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Has a bear market begun in equities? A framework for assessing scenarios

By 7 February 2022August 7th, 2022Commentary5 min read
  • Multiple compression in equities appears to have started.
  • The more expensive the asset or the index, the more vulnerable.
  • This suggests a cautious outlook may be appropriate for the US equity market.
  • For Europe the message appears more nuanced.
  • Parts of the market are expensive and so may be vulnerable, parts are not.
  • Despite a challenging set-up for passive and growth exposure to European equities, we remain optimistic about the absolute and relative returns for the LF Lightman European Fund in 2022.

What started as a sell-off in ultra-high valuation securities in 2021 has extended into broader parts of the equity market in 2022. Given equities have seen significant multiple expansion in the ultra-low interest rate and quantitative easing era, it is logical that as QE ends and interest rates rise, multiple compression could begin.

In order to assess downside scenarios it can be helpful to split indices into cheap versus expensive and see where valuations are compared to history.

Below we show a series for European value equities going back to 1995. The chart shows a composite valuation that incorporates both price to book and price to sales ratios. As usual we show the mean average and include standard deviation bands either side.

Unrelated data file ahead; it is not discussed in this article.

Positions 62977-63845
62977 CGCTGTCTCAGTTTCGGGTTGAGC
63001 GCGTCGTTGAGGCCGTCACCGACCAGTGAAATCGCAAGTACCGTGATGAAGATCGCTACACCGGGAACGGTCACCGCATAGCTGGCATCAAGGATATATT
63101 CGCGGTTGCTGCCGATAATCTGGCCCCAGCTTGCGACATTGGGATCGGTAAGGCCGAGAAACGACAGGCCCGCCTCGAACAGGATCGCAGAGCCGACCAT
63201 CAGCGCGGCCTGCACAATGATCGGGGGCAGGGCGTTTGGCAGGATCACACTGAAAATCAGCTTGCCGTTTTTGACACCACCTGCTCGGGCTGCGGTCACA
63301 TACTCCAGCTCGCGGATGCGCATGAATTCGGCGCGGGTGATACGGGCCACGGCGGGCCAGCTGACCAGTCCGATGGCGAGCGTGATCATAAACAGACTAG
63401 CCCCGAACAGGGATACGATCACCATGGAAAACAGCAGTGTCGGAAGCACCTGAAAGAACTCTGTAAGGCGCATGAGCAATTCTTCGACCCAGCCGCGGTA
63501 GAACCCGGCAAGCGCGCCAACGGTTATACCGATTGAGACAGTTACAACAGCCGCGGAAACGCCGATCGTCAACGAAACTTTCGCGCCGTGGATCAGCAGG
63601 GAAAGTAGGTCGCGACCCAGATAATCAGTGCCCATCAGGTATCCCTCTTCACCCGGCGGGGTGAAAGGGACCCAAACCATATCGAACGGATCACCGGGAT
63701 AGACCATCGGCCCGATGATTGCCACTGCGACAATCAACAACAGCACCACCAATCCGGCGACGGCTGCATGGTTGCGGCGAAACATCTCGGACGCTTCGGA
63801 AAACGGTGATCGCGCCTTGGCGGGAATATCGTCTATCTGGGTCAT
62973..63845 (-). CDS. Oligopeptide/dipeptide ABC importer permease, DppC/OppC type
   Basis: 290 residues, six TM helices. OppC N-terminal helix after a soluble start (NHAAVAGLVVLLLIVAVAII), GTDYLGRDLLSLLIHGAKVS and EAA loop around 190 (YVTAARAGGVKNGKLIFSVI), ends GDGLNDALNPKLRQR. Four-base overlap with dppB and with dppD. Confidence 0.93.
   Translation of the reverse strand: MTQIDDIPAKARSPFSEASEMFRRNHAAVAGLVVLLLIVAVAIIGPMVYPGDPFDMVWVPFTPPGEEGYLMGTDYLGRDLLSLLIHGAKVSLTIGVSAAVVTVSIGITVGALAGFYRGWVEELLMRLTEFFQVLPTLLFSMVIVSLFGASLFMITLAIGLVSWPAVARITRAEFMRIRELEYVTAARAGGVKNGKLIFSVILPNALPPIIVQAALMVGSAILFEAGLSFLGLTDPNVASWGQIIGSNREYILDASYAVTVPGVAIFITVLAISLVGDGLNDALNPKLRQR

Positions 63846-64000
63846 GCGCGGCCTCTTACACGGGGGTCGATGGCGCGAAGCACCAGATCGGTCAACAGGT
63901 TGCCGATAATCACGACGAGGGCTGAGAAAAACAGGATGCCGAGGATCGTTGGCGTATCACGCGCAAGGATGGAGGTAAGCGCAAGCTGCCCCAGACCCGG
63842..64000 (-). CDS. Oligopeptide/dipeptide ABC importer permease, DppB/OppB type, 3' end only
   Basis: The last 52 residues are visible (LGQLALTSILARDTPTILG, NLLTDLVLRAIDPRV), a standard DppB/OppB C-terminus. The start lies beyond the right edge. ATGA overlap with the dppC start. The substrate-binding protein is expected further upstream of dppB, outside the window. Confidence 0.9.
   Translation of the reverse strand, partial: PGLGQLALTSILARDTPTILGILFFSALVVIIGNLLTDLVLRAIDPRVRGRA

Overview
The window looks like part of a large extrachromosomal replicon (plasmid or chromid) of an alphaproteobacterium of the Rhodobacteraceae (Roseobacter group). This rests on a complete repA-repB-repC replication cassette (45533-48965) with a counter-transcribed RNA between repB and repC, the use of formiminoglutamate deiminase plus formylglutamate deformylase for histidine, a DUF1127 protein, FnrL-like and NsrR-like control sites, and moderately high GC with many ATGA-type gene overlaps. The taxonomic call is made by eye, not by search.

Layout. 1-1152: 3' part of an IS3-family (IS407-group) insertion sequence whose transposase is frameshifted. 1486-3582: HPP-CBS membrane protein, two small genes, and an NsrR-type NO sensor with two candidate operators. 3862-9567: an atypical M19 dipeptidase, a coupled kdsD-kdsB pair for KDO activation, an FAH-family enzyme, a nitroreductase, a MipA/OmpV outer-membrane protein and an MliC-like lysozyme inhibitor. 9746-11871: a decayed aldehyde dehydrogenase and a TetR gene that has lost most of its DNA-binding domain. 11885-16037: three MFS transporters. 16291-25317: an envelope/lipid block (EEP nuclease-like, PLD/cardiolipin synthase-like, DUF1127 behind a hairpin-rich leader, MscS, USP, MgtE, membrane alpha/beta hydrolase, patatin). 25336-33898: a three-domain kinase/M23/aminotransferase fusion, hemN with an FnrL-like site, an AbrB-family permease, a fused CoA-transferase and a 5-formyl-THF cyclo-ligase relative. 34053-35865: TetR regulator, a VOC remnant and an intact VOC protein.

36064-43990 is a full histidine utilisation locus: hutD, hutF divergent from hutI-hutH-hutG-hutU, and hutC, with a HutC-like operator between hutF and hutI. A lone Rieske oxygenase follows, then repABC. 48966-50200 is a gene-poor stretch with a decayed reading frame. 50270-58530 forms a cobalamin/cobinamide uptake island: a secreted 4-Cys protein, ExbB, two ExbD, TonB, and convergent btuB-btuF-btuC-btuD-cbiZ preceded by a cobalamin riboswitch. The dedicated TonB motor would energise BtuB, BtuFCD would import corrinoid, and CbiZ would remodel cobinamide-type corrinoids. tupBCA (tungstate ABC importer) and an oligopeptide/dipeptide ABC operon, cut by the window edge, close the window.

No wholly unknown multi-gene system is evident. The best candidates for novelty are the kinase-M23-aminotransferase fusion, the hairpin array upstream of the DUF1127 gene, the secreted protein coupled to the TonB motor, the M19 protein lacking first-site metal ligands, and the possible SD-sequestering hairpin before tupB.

What is comforting is despite ultra-low interest rates, valuations for European value equities are almost exactly at the 25 year average. It is hard to make the case for downside here unless interest rates move significantly higher. The average level of German 10 year yields over the last 25 years is 2.9%. At the time of writing, German 10 year yields are 21 basis points. Perhaps if yields jump a further 200 basis points there may be a case for some downside for European value equities. But that is obviously a large margin of safety.


MSCI Europe Value Composite Valuation
Price to Sales & Price to Book 1995 – 2022

For European growth equities the picture is very different. Valuations are at +2 standard deviations from the 25 year average. A return to the mean valuation would imply 35% downside in absolute terms. Of course interest rates are still very low and so there remains a case for valuations to stay high. But the direction of travel is clear, higher interest rates will likely mean lower prices.


MSCI Europe Growth Composite Valuation
Price to Sales & Price to Book 1995 – 2022

In the US valuations are more extended across the entire market. Even US value equities are expensive relative to history, with 29% downside for US value relative to the 25 year average.


MSCI USA Value Composite Valuation
Price to Sales & Price to Book 1995 – 2022

US equity growth valuations are enormously and historically expensive. In recent months the composite valuation moved above the peak of the dotcom bubble. Even after the recent sell-off valuations are at 11x book and over 6x sales. There is no room for error here and 53% downside to the 25 year mean.